‘Isolation Kills, Too’: Texas Caregivers for Compromise bring their advocacy campaign to Lubbock

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LUBBOCK, Texas — Texas Caregivers for Compromise is bringing their advocacy efforts to Lubbock. Since nursing homes were forced to close due to COVID-19 Texas Caregivers for Compromise have been fighting for essential family caregivers to be allowed into nursing homes to take care of their loved ones.

Mary Nichols’ mother is in a nursing home and hadn’t seen her in almost six months.

“My chest hurt, and I was so overwhelmed that I honestly thought I needed an ambulance,” said the creator of Texas Caregivers for Compromise, Mary Nichols.

COVID-19 closed her mother’s nursing home, leaving her mother in isolation, which Nichols said it took a toll on her mental health.

“There is no cognition left. She is a glassy-eyed shell of a human being that just stares and nothing, at the ceiling,” said Nichols. “I’m glad that I got in to see here, but there is no response from my voice.”

While it may not have been the reunion Nichols hoped for, it was the one she had fought for.

Back in June, after nursing homes closed, Nichols started an online petition asking state officials to allow essential family members access to nursing homes.

As part of their efforts, they put up over 300 hundred signs with the words ‘Isolation Kills, Too.’ They also included some of the names of those in isolation. They have been moving them to different cities across Texas, with them finally ending up outside a nursing home in Lubbock.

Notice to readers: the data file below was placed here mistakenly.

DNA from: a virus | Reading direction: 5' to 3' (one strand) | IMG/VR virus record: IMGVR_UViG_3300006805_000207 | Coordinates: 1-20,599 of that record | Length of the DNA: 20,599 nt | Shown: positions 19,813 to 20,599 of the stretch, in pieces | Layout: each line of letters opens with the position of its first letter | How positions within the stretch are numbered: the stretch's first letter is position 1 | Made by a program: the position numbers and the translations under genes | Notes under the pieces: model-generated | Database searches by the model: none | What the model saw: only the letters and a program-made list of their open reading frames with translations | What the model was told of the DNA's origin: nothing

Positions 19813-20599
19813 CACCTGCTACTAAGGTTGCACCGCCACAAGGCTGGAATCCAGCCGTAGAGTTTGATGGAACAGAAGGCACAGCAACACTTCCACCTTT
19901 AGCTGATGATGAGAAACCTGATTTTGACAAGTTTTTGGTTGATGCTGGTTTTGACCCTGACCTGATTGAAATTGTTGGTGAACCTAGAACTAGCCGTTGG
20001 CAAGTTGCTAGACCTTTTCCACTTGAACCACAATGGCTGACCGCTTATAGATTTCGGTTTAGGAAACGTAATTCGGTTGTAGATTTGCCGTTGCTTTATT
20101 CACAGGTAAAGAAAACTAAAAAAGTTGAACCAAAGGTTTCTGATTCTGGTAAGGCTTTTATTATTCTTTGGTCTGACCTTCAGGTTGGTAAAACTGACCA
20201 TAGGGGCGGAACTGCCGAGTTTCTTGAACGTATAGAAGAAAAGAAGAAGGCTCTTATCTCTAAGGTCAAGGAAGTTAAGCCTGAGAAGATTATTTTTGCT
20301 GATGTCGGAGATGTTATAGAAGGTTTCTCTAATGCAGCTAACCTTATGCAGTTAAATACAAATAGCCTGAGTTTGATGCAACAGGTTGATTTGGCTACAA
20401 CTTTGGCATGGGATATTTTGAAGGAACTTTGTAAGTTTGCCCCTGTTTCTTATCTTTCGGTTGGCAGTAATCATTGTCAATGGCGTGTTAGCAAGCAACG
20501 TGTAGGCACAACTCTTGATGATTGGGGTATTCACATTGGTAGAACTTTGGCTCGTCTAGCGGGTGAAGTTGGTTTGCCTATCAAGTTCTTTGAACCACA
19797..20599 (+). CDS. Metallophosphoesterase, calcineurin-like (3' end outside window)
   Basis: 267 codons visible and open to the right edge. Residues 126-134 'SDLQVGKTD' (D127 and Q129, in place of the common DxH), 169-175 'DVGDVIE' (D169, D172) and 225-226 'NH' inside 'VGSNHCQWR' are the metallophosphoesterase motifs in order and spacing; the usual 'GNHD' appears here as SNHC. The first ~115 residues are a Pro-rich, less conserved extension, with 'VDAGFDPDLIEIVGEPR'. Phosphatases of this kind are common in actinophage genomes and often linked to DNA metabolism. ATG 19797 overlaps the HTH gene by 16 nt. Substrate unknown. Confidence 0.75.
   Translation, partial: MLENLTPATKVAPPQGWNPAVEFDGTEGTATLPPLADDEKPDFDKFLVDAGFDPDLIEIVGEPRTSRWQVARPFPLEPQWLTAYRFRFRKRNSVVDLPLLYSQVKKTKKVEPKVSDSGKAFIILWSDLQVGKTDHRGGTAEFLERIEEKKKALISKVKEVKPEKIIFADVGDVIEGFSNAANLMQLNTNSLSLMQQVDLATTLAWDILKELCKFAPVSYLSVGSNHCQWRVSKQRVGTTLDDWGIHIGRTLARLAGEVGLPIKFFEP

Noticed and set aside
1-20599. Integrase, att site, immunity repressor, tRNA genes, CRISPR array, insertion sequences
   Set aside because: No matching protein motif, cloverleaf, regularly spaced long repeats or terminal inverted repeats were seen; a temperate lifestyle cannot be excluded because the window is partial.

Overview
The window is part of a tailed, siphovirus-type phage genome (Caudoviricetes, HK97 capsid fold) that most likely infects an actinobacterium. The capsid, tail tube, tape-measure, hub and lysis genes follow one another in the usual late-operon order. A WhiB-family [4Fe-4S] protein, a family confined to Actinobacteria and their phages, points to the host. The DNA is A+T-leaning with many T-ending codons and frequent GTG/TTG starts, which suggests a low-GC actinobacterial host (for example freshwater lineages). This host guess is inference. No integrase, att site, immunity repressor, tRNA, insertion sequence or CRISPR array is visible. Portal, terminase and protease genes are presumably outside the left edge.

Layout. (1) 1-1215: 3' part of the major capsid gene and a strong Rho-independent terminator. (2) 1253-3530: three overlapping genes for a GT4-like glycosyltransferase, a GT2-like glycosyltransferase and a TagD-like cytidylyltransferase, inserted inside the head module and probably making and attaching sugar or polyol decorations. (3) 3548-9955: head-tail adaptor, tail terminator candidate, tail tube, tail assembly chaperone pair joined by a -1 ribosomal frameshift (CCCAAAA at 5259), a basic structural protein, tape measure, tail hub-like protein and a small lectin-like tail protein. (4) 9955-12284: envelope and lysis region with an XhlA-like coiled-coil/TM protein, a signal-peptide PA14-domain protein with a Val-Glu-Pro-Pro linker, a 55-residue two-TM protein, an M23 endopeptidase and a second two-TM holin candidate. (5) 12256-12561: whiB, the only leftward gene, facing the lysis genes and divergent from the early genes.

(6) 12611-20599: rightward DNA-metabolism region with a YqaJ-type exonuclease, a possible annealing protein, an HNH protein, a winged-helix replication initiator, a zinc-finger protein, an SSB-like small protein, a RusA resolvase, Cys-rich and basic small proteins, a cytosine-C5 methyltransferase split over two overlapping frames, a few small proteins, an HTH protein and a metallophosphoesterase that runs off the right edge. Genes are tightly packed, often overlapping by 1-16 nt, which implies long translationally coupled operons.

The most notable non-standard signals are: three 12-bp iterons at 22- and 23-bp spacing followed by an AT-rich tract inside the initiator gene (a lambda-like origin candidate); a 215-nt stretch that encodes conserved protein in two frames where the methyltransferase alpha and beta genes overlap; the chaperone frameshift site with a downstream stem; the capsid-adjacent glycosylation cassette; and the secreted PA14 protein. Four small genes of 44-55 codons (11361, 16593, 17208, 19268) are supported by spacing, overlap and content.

“It’s such a fitting finale for our signs for them to end up there,” said Nichols.

Pam Messick is the owner of the assisted living facility where all 300 signs are in Lubbock, and she is one of the over 3000 members of Nichols’ group.

“The reason I got involved is because of the residents I have here that I have seen going through the isolation,” said South Haven Assisted Living owner, Pam Messick.

She said it was important for her to have the signs outside her nursing home because, throughout the isolation, she had seen a decline in the health of her residents.

“The most important thing at that time and still is, is to keep them physically safe from the virus. But as time has gone on in these past eight months, the emotional and mental strain is taking its toll,” said Messick.

And since state officials have loosened restrictions on visitations, Nichols and Messick feel that like the signs, they have made progress.

“They’ve done their job. They have called attention to our cause,” said Nichols.

The signs will stay up outside South Haven Assisted Living until the end of this week. While the state now requires all nursing homes and assisted living facilities to allow visitors, many are still working to adhere to the state’s guidelines, meaning visitors are not allowed back just yet. For Nichols, until everyone is allowed to see their family, she said there is still more work to be done.

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